What Can I Do? My Path from Climate Despair to Action, by Jane Fonda

Penguin Press. New York. 2020


I am of the mind that life is too short and Hollywood is too prolific to consciously screen any major motion picture more than once. Yet my wife tells me I have seen “Klute” at least three times now without ever recalling my previous two viewings. Everyone has opinion on the public life of Jane Fonda. No one will disagree that when she commits to a course of action; she is all-in. Whether you remember her as a famous film actress, an anti-war activist, a fitness guru or environmentalist, now is a good time to take another look.


Jane Fonda is 83. Over the past year she has written, What Can I Do? My Path from Climate Despair to Action. It’s an attractive volume with full color photos on bright, heavy-weight paper throughout, yet easy to read, written in a straight-forward narrative style. It recounts her influences, thought processes and efforts in organizing “Fire Drill Fridays” demonstrations in Washington, D.C. for 14 weeks during the Fall of 2019 and early winter of 2020.


The structure of the book is formulaic: almost every chapter begins with a description of one of the major human consequences of climate change: how it profoundly affects our oceans, and food and agriculture, migration and human rights, and forests, to name a few. These themes, including environmental justice, its affects on women, war and the military, are deepened with even more useful information by invited experts and seasoned activists who speak at the weekly Teach-In Thursday evenings prior to the Friday street Rally.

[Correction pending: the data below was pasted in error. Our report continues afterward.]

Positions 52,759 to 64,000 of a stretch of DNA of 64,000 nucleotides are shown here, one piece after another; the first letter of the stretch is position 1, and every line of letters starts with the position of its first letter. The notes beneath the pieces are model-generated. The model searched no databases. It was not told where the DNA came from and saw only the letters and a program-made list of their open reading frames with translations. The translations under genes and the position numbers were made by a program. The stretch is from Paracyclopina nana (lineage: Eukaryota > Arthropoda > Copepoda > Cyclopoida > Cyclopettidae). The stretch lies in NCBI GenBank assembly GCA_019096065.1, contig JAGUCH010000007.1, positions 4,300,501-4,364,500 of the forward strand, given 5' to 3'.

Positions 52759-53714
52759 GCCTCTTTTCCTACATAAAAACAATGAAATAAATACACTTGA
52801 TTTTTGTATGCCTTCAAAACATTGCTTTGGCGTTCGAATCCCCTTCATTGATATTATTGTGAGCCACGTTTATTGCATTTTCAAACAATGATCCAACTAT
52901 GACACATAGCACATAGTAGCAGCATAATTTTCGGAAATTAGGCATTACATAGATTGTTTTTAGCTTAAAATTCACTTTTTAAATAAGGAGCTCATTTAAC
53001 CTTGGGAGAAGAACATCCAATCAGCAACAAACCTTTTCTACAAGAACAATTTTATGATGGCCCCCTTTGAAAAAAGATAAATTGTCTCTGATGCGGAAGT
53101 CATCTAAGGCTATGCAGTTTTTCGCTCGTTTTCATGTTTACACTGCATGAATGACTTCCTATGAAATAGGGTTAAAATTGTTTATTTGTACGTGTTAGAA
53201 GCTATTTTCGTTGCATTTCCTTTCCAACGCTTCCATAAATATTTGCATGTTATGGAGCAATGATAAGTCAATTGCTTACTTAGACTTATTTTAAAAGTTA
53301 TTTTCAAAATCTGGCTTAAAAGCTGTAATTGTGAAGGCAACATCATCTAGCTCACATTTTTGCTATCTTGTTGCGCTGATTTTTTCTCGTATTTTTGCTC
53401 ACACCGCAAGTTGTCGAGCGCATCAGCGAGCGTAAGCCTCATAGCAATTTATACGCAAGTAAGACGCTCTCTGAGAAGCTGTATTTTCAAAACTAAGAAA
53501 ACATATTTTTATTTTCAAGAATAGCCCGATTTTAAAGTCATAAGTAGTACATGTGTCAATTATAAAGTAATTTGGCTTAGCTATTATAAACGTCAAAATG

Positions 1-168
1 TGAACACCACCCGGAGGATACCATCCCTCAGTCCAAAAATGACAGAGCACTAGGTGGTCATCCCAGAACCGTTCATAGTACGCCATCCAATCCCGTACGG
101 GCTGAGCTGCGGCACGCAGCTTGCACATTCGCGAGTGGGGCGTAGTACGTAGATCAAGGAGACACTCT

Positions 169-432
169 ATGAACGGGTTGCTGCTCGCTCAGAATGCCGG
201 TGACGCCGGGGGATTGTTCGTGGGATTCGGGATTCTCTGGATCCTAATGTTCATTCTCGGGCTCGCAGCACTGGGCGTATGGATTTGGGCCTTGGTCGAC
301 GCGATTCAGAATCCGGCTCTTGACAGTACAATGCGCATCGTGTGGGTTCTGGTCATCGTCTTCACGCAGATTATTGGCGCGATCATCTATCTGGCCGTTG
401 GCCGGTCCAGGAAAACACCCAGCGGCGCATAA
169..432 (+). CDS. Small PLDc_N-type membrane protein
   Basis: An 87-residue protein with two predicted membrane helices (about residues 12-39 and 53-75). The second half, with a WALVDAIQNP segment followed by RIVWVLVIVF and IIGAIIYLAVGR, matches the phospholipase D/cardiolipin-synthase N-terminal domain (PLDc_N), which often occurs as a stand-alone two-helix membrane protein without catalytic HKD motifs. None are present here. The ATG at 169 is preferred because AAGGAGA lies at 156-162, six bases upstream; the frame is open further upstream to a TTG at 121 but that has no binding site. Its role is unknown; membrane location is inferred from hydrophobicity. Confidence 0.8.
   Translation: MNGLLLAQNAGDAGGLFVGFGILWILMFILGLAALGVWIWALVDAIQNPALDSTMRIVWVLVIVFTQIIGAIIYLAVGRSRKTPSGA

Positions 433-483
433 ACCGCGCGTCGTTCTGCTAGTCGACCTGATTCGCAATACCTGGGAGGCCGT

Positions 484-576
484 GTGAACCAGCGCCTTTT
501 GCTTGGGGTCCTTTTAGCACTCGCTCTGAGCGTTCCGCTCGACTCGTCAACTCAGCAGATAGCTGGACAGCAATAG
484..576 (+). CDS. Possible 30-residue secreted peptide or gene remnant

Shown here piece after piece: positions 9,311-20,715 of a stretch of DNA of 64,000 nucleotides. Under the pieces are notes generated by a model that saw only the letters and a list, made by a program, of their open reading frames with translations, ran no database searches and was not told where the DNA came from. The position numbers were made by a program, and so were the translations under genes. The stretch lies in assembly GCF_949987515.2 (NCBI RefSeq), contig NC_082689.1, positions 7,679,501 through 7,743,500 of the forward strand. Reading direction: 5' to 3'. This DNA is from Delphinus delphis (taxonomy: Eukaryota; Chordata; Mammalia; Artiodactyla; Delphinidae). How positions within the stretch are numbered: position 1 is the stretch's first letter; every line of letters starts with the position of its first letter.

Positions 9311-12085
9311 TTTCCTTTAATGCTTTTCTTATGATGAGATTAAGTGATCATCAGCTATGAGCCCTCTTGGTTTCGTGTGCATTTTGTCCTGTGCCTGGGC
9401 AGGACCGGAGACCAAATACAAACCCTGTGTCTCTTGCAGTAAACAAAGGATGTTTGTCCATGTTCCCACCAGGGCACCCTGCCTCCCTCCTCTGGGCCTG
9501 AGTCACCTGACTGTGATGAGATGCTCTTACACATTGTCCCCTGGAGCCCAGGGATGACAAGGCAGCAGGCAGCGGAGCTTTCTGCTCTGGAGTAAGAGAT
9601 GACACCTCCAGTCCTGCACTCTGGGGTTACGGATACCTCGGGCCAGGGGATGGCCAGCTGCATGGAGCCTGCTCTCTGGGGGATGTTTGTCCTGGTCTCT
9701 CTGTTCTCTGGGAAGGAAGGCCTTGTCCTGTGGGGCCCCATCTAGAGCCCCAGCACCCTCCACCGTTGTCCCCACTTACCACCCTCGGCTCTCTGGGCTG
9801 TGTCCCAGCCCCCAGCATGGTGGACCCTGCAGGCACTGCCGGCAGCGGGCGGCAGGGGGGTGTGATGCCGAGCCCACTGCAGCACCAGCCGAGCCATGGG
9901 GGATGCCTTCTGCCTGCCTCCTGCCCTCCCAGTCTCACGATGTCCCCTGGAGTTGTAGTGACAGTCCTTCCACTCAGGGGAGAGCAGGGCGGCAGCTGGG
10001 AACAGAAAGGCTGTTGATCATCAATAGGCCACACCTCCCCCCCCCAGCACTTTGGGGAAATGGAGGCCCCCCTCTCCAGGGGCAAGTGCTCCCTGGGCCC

Who spoke at “The Rally” and the substance of their exhortations are detailed next, followed by a description of the who and the why of voluntary civil disobedience arrests, then ending each chapter with a section entitled, as the book itself is: “What Can I Do?” Suggestions abound for individual action moving to joining and supporting local and regional groups for collective action.


“This is of utmost importance now because the climate crisis we face is a collective crisis that requires collective, not individual solutions. And the challenge is that, for the last forty years, the idea of the collective, the public sphere, the commons, has been deliberately eroded and individualism has risen to take its place, but individually we are powerless to make needed systemic change. That’s why individualism works to the advantage of the relatively few who wield power, and that’s why we need to set aside our differences, unify around our common needs, because together is how we gain power.”


Jane Fonda credits Canadian Naomi Klein’s book On Fire and Swedish teen Greta Thunberg’s activism with motivating and inspiring her to move to Washington, D.C. to launch Fire Drill Fridays. There she partnered with Annie Leonard and Greenpeace to highlight the leadership of women, particularly indigenous women who have been leading the fight to preserve the environment for generations.


Annie Leonard wrote the final chapter, “Fire Drill Fridays: Going Forward” and the two appendices, “An Introduction to Understanding the Climate Emergency” and “Civil Disobedience.”


Throughout, Jane Fonda is conscious of her celebrity and white privilege while targeting people who were concerned about the climate crisis but had not yet moved to activism that included civil disobedience. “Those who would prefer we not know the truth about the climate crisis never waste an opportunity to disparage celebrities when they use their platforms to raise awareness. (Think Colin Kapernick.) They do this because they know that when famous people speak out, the message reaches a broader audience.”